While experiencing a lingering case of writer’s block for this weekly column, I received an e-mail from a long-time reader with questions about his earnest money deposit. His problem was the return of his deposit after he decided to cancel the purchase contract after serious property defects were discovered during the inspection period. The seller would not sign the cancellation papers and return the money, claiming that he sold the property in “as is” condition while the buyer’s claimed that he was entitled to a full refund since the property defects were not disclosed.
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As a Realtor first and a columnist second, I could not comment on the specifics of the situation or offer an opinion. According to the Realtor’s Code of Ethics, if you’re not a party to the transaction, you don’t get involved. Besides, there is always two sides of every story. So I suggested he go back to his agent or the broker/office manager with his problem. The situation, however, presented me an opportunity to discuss earnest money deposits and the rights of both buyer and seller to their disposition.
Most purchase contracts call for the buyer to deposit money into escrow (earnest money) once their offer is accepted. The money will be applied toward the buyer’s down payment and closings costs. The deposit is a show of good faith and a legal requirement in cementing the purchase contract. Typically, the deposit amount will be between 1 and 2 percent of the purchase price.
The majority of time this process works well. All parties usually enter a purchase transaction based upon the assumption that the deal is going to close. There are situations, however, when a contract is breached; one party defaults. A default not only jeopardizes the contract but raises the question as to what happens with the buyer’s deposit. Can the buyer simply demand a return of their deposit? How much of it, if any, can the seller claim? Who decides? Here are a few real life situations.
Case 1: The seller had accepted the buyer’s offer with a 30-day closing. The buyer was unable to close on time due to delays with financing. The seller and buyer could not come to an agreement on an extension and the seller demanded the buyer forfeit the $5,000 deposit and cancel the escrow. The buyer claimed that his failure to close was not his fault and demanded the earnest money deposit be returned to him. Who got the money? The escrow company!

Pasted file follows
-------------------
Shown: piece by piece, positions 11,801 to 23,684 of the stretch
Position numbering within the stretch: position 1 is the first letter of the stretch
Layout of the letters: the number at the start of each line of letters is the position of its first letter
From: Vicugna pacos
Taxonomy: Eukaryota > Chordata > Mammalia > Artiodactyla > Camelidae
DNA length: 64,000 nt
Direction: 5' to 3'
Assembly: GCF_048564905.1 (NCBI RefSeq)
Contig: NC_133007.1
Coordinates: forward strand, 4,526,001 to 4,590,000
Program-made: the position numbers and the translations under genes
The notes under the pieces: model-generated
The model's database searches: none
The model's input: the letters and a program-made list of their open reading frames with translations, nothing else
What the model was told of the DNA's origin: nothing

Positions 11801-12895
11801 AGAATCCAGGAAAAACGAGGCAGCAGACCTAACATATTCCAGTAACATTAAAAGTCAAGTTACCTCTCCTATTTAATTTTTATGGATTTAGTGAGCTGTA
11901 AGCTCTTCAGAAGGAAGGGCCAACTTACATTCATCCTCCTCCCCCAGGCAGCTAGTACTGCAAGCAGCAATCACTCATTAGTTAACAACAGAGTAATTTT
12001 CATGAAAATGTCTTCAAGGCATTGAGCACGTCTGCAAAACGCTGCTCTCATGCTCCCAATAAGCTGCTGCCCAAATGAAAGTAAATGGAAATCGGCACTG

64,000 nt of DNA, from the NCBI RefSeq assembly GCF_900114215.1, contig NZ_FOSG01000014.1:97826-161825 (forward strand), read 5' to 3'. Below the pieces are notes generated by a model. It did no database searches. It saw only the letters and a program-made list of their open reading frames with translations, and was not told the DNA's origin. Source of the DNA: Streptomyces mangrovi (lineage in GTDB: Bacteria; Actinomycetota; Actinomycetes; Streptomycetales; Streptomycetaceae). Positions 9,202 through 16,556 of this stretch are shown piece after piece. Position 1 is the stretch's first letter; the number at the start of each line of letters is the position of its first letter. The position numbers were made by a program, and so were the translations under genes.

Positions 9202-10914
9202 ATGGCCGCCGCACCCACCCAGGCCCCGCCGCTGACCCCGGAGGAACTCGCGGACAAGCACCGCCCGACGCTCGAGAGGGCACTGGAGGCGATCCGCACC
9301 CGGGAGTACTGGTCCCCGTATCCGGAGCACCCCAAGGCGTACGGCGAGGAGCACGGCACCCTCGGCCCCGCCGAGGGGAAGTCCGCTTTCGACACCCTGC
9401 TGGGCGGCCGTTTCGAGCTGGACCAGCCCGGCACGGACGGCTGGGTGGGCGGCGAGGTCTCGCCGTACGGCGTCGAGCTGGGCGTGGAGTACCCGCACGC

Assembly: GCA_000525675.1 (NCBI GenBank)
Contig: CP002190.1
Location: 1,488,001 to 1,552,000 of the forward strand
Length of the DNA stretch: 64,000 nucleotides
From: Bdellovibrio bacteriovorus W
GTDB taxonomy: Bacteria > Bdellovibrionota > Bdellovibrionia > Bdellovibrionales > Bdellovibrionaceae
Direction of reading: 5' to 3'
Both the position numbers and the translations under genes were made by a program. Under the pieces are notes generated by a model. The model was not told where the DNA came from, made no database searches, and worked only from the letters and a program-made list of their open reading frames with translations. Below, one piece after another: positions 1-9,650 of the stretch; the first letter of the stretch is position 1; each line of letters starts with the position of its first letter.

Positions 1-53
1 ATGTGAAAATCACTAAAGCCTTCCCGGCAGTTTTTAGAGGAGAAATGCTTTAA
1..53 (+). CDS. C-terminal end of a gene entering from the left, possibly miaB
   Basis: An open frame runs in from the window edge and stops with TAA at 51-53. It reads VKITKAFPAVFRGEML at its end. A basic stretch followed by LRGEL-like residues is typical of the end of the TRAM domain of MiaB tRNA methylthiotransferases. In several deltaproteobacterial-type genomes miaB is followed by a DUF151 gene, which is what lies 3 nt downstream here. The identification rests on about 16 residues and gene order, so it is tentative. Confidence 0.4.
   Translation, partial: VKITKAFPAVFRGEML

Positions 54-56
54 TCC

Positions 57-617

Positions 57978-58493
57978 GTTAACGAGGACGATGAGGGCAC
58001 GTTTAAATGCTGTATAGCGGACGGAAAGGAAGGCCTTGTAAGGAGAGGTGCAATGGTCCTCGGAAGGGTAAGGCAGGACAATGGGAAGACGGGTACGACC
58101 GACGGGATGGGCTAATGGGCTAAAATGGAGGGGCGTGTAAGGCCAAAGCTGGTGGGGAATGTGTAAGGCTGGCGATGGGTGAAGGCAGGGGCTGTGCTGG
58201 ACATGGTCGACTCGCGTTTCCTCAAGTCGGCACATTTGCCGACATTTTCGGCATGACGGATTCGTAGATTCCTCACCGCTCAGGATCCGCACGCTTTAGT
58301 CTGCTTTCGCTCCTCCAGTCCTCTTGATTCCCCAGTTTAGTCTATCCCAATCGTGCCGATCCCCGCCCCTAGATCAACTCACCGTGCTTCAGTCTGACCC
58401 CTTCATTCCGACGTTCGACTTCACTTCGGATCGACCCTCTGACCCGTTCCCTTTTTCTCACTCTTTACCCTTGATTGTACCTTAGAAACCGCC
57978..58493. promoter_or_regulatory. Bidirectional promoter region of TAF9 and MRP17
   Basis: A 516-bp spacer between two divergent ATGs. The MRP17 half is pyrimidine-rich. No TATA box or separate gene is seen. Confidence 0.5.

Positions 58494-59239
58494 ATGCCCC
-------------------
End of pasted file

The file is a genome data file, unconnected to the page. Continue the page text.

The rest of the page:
Not forever, but until the parties or a court can make the determination the standard purchase agreement used by most agents provides that, in the event of a cancellation, escrow retains the money until both parties sign “mutual” cancelation instructions. Since both parties could not mutually agree to a satisfactory disbursement, escrow holds the funds.
Case 2: The accepted offer included the wording “Earnest money to be non-refundable.” During the buyer’s inspection period it was discovered that the property had serious issues and the buyer requested cancellation. The seller agreed to cancel the escrow but claimed he was entitled to the $25,000 non-refundable deposit as agreed to in the purchase contract. Who got the money?
In Freeman v. Rector, the court found that any provision in a contract “without any regard to actual damage suffered, would be an unenforceable penalty.” The buyer received most of his “non-refundable” deposit since the seller could not show monetary damages.
Case 3: The purchase price was $150,000 on a small rental which the buyer intended to occupy. After months of delays from the defaulting buyer, the seller decided to cancel the escrow and keep the buyer’s $7,500 deposit to offset his $8,000 in expenses keeping the rental vacant long after it was supposed to close. Both the buyer and seller, on the advice of their agents, signed the liquidated damages clause. How much money does each party keep?
The liquidated damages clause, found in the standard purchase agreement, limits the amount of forfeited earnest money the seller can retain up to 3 percent of the purchase price. Therefore, despite the seller’s $8,000 loss, he is only entitled to $4,500 and must return $3,000 to the buyer. Liquidated damages generally favors the buyer since it limits the buyer’s liability. The advantage for a seller is that they need not prove damages in court because the amount of damages has already been agreed to in advance.
Case 4: A dispute between the buyer and seller arises over who is entitled to the earnest money deposit. When the contract was signed, both the buyer and seller agreed to the mediation and arbitration clauses of the contract providing an alternate dispute resolution to litigation. The buyer files an appropriate request for mediation/arbitration. The seller, a practicing attorney, refuses to abide by his previous agreement to mediate/arbitrate. The buyer’s remaining recourse would be to file a lawsuit against the attorney/seller to enforce the arbitration clause. How much of the buyer’s deposit is eventually recovered? None. It is often too expensive to litigate.
There are a number of safe-guards in the standard purchase contract that protects a buyer’s earnest money deposit. However, each contract is unique and occasionally stuff happens that can put the buyer’s deposit at risk. Buyers should have a good understanding of their contractual responsibilities before writing that check.
Ken Calhoon is a local broker and can be reached at firstname.lastname@example.org